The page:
Mature democracies need to pay close attention to the architecture of their political systems. The combination of globalization, the global financial crisis of 2008, and the digital revolution has undermined the economic and cultural security of the middle and working class and made some of democracy’s most important institutions look outdated.[180] And, inequality fuels populism and makes fertile ground for a deeply polarized and reactionary form of politics unsuited to the complex times in which we live.

Signs of democratic discontent are particularly visible in Anglo-American democracies and other post-industrial societies.[181] In this context, it may be fair to say that contemporary populism[182] has taken a not so surprising twist of late, with rich country electorates in the U.S., the UK, and Europe opting for what appear to be the extreme alternatives to the status quo. Populist leaders are gaining support, votes and seats in Western countries, particularly in Europe.[183] Commentators have noted that President Trump is “far from unique”, fitting into “the wave of authoritarian populists whose support has swelled in many Western democracies”.[184]

Although his audience was the European Parliament, French President Emmanuel Macron articulated truths … that resonate for the entire globe. Nationalism and authoritarianism are on the march. Democracy as an ideal and in practice seems under siege. The United States, traditionally a beacon for freedom, has dimmed the light, at least for a time.

– Editorial Board, Washington Post, April 18, 2018[185]

However, when the focus of criticism is on a particular political leader’s shortcomings – or that of the world’s fast-expanding roster of populist leaders – the main point can be missed: the actual underlying crises that lifted them onto the global stage. Responding in this manner makes it “easier to build walls and harder to help those who need help most”.[186] The Economist[187] notes that the “Western [intellectuals and academics], snug in [their] echo-chamber, [have] done a dismal job of understanding what is going on, either dismissing populists as cranks or demonising them as racists”, observing that populism “comes in a wide variety of flavours, left-wing as well as right-wing and smiley-faced as well as snarling. But populists are united in pitting the people against the powerful” – for example, Spain’s left-wing Podemos condemns “la casta”, Britain’s right-wing UK Independence Party (UKIP) demonizes the liberal elite (leading to a Brexit vote ending over 40 years of membership in the EU),[188] and Italy’s Beppe Grillo [founder of the anti-establishment Five Star Movement] condemns “three destroyers—journalists, industrialists and politicians”.[189] President Trump was similarly able to exploit the support for populism in the United States,[190] and Canada – yes Canada – is not immune to populism and polarization.[191]  Populists – among others – are generally united in their distrust of traditional institutions, on the grounds that the institutions have been corrupted by the financial elite acting in their own self-interest[192] and/or their citizens have been left behind economically[193] by globalization and technological change. However, they differ in many ways that make a populist front across political or national boundaries difficult[194] – however, they are bound by high levels of anxiety, dissatisfaction and emotion (anger). As politics may also be driven by emotion: leaders may attract votes not by necessarily addressing needs or presenting long-term visions, but rather by offering a sense of belonging, nostalgia for simpler times, or a return to national roots.[195]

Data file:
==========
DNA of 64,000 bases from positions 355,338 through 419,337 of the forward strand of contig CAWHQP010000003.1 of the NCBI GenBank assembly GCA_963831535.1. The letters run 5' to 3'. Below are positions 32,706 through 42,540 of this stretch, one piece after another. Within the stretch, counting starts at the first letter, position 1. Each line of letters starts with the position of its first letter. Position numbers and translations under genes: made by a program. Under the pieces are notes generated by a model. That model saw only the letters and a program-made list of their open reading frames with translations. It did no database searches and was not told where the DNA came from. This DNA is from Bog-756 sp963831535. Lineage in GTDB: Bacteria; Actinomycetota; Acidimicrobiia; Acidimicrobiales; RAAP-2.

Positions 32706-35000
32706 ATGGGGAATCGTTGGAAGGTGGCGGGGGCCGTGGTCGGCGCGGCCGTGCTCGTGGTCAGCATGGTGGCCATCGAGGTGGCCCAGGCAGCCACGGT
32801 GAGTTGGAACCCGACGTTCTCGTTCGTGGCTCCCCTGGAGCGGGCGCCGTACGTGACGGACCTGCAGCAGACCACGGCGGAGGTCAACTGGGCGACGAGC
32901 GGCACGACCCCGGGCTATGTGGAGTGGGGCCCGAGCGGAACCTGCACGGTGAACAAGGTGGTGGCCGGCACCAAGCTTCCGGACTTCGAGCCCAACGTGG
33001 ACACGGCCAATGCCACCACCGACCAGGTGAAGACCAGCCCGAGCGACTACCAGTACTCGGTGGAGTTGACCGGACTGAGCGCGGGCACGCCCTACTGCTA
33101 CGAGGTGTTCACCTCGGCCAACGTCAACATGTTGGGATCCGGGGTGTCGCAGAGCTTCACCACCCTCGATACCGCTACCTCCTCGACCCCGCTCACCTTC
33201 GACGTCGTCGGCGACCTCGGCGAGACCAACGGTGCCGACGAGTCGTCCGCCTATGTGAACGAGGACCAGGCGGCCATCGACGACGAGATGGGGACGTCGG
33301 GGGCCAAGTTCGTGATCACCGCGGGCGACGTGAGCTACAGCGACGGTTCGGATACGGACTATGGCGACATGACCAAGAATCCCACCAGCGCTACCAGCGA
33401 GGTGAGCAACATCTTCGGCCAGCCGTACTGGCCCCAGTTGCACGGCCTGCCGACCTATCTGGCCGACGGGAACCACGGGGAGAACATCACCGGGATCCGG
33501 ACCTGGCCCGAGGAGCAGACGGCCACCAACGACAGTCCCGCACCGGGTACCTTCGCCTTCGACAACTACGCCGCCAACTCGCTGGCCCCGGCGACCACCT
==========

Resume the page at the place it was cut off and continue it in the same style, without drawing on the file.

Unfortunately, the predicament – and irony – is this: instead of mobilizing national and international coalitions to address what are common issues worldwide, we are currently seeing many or our traditionally important international leaders – in particular the U.S. (with its paralyzed polarized politics[196] and battered balance sheet) and the UK (reeling from its self-inflicted Brexit wounds) – touting the doctrine of “every nation for itself”,[197] apparently in “pursuit of a romantic return”[198] down a “yellow brick road”[199] to – according to commentators and international leaders – the “deadly illusion”[200] of a mythical more stable past.[201]   While nationalism or populism gives people a sense of control and local impact, this fragmentation comes with a fundamental downside consequence: “the more trust resides at local and decentralized levels, the less those who are trusted will have the power and authority to address and solve problems that inherently require centralized authority, and, in an increasing number of cases, regional and global cooperation”.[202]